Claire Duffy's blog about public speaking and communication (in real life). Speak well, do well!
“Good information design is clear thinking made visible” said Edward Tufte, who wrote (and self-published) The Visual Display of Quantitiative Information back in 1982. Tufte has been a statistician and professor emeritus of political science, statistics, and computer science at Yale University. He’s also a sculptor, a teacher ….and I am guessing, a real cool dude. So what joy to find that he not only thinks, writes, and designs with clarity, but that he speaks that way, in a beautiful, natural voice.
Way before the digital era and the info-graphic, Tufte laid down principles of good information design that are still the gold standard. His book is a classic.
Tufte’s four books — the latest is Beautiful Evidence — have sold almost 2 million copies. The Visual Display of Quantitiative Information is one of the top 100 books of the 20th century on Amazon, and reading it changed my life.
Tufte cares about the integrity of numbers. He treats information reverently. He wants us to present information that is beautiful, meaningful, and accurate. To assume, (as Salon writes),that we have a smart, curious audience willing to explore complex information as long as it’s presented with grace and clarity.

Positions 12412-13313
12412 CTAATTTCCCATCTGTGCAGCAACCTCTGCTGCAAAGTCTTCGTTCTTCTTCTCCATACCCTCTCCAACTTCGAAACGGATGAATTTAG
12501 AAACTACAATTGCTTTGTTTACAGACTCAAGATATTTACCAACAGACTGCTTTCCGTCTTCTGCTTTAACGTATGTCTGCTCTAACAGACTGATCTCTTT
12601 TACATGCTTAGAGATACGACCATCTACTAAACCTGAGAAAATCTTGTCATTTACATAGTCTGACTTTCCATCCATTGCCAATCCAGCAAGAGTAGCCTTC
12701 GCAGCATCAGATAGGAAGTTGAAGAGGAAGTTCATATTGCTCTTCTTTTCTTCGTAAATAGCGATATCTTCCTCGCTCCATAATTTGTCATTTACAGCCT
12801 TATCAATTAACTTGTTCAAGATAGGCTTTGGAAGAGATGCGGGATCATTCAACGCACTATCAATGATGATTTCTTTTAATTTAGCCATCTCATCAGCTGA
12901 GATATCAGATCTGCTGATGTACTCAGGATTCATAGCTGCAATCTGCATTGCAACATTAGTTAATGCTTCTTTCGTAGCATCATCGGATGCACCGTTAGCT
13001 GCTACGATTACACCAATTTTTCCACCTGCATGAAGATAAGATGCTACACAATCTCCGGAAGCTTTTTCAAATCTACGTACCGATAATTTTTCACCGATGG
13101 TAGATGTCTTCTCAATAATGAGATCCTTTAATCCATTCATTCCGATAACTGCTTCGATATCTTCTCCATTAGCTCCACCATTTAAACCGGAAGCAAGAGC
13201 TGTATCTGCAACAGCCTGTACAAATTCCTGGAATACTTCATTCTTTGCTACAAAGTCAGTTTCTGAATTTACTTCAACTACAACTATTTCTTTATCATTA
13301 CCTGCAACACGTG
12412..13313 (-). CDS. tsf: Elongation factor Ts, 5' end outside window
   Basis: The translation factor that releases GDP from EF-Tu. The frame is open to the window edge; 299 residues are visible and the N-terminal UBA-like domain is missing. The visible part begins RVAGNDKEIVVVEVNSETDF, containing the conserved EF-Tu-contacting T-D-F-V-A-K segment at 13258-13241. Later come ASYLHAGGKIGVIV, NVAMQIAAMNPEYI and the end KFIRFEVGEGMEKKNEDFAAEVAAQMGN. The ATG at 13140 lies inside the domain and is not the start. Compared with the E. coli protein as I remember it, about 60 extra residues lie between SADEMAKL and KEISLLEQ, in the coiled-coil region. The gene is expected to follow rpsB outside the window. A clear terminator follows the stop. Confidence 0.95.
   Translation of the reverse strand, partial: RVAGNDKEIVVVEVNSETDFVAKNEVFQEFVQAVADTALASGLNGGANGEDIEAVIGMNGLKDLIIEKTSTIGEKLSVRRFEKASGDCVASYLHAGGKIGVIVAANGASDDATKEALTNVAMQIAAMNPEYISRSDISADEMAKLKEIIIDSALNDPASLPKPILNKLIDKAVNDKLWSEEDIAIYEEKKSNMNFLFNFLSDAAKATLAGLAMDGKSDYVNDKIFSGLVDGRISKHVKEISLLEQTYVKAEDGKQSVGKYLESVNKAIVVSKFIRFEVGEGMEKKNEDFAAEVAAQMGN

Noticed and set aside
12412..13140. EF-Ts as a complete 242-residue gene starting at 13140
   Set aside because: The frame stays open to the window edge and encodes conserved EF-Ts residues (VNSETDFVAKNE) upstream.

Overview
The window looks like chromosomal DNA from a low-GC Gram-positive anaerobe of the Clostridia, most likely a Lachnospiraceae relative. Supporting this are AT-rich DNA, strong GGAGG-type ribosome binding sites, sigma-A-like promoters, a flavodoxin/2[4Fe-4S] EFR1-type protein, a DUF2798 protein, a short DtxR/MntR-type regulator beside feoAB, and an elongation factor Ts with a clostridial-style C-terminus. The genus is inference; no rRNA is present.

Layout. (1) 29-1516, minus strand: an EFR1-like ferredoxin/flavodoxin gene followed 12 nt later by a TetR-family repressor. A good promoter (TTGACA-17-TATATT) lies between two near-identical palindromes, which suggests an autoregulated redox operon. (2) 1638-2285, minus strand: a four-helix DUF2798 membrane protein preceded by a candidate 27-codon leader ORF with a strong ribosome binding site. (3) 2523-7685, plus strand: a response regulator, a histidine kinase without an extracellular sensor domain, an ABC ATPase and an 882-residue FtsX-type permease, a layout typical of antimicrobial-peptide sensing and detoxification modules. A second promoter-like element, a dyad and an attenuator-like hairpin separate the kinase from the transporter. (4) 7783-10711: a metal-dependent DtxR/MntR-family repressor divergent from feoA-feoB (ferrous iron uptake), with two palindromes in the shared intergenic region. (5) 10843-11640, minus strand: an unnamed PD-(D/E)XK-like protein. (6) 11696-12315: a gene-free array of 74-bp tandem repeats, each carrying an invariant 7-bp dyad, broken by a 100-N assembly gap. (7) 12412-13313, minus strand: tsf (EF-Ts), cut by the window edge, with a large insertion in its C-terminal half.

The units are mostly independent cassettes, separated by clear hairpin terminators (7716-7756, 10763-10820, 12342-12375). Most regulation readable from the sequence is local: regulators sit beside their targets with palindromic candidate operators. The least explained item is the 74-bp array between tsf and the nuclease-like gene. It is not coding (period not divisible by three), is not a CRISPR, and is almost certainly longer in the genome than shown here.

He battles ‘against decoration replacing substance’, and reveals the deceptions which bad graphs make possible. Chartjunk is his term for anything that’s there just for embellishment, and his dictum that we should ‘minimise the non-data ink’ (ie ensure every line or dot carries meaning) is a rule for all communicators to live by.
Tufte is a philosopher king who reigns over his field largely because he invented it. For years, graphic designers were regarded as decorators…Tufte introduced … math and science to the discipline and…over the years his influence has changed the way places like the Wall Street Journal and NASA display data.
Here are highlights of him talking about Beautiful Evidence.
Here he’s at the Metropolitan Museum of Art about Medieval manuscripts: Pen and Parchment – The Beautiful Evidence of Medieval Drawings
And click here to compare him to Gene Simmons of Kiss. Which sonorous smoky baritone belongs to whom?